NCCN Guidelines for Patients® | Ovarian Cancer - page 16

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Part 2: Initial tests for ovarian cancer
NCCN Guidelines for Patients
®
: Ovarian cancer
Version 1.2013
CT scan
A CT scan takes many pictures of a part of the body from
different angles using x-rays. See Figure 5. A CT scan of
your chest, abdomen, and pelvis may be given initially to
look for ovarian cancer. A CT scan is good at showing if
the cancer has spread outside of your ovaries. But, it is not
good at showing small tumors. A CT scan may also show if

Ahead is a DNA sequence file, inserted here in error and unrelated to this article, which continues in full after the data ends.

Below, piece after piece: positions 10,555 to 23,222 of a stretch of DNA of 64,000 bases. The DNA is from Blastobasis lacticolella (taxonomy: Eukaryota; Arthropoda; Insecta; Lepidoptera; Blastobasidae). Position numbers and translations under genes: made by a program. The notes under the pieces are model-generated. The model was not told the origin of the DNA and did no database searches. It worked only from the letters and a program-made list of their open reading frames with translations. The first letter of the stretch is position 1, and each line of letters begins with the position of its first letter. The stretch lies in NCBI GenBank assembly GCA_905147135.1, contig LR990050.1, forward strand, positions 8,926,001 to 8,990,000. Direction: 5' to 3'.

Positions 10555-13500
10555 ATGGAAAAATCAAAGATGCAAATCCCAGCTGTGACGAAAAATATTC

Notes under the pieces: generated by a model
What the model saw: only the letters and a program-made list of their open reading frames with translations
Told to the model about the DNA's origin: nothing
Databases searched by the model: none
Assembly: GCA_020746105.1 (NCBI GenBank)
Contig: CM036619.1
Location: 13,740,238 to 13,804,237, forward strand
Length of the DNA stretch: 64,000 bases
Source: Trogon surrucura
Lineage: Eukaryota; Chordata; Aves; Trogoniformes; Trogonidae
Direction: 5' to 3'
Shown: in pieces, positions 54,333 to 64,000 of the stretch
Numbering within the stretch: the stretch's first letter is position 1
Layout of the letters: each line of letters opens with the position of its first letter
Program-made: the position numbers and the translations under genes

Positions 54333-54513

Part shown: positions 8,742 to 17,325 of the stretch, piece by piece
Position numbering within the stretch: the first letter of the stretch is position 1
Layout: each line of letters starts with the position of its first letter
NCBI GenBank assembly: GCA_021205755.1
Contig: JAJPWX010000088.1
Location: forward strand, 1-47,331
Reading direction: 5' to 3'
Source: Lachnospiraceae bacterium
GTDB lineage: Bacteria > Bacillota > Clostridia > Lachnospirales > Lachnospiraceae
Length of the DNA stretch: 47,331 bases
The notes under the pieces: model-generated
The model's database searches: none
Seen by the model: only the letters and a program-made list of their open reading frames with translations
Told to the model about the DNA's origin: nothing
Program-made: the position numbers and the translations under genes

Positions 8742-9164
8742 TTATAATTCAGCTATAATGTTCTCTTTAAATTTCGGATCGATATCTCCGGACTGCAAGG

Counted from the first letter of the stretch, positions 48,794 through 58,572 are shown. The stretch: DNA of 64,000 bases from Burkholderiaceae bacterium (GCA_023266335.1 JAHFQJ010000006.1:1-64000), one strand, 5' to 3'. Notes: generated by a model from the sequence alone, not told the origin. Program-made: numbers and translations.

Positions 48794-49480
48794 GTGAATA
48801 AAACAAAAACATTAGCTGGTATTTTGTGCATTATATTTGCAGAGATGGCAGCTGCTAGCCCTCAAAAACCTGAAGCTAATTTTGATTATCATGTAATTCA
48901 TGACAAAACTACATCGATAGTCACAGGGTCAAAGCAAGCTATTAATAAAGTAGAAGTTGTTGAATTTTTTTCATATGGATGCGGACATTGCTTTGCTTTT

nearby lymph nodes are bigger than normal, which can be
caused by cancer cells spreading to the lymph nodes.
Before the test, you may be given a contrast dye to make the
pictures clearer. The dye will be put in a glass of water for
you to drink, or it may be injected into your vein. It may cause
you to feel flushed or get hives (itchy, swollen, and red skin).
Rarely, serious allergic reactions occur. Allergic reactions are
symptoms caused by the body trying to rid itself of invaders.
Tell your doctor if you have had bad reactions before.
MRI scan
An MRI scan is like a CT scan except it uses radio waves
and powerful magnets to take pictures of the inside of your
body. An MRI scan may cause your body to feel a bit warm.
Like a CT scan, a contrast dye may be used. An MRI scan
may be given to look for cancer in your chest. It may also be
given after treatment to check if treatment worked or if the
cancer has spread.
Figure 5. CT scan
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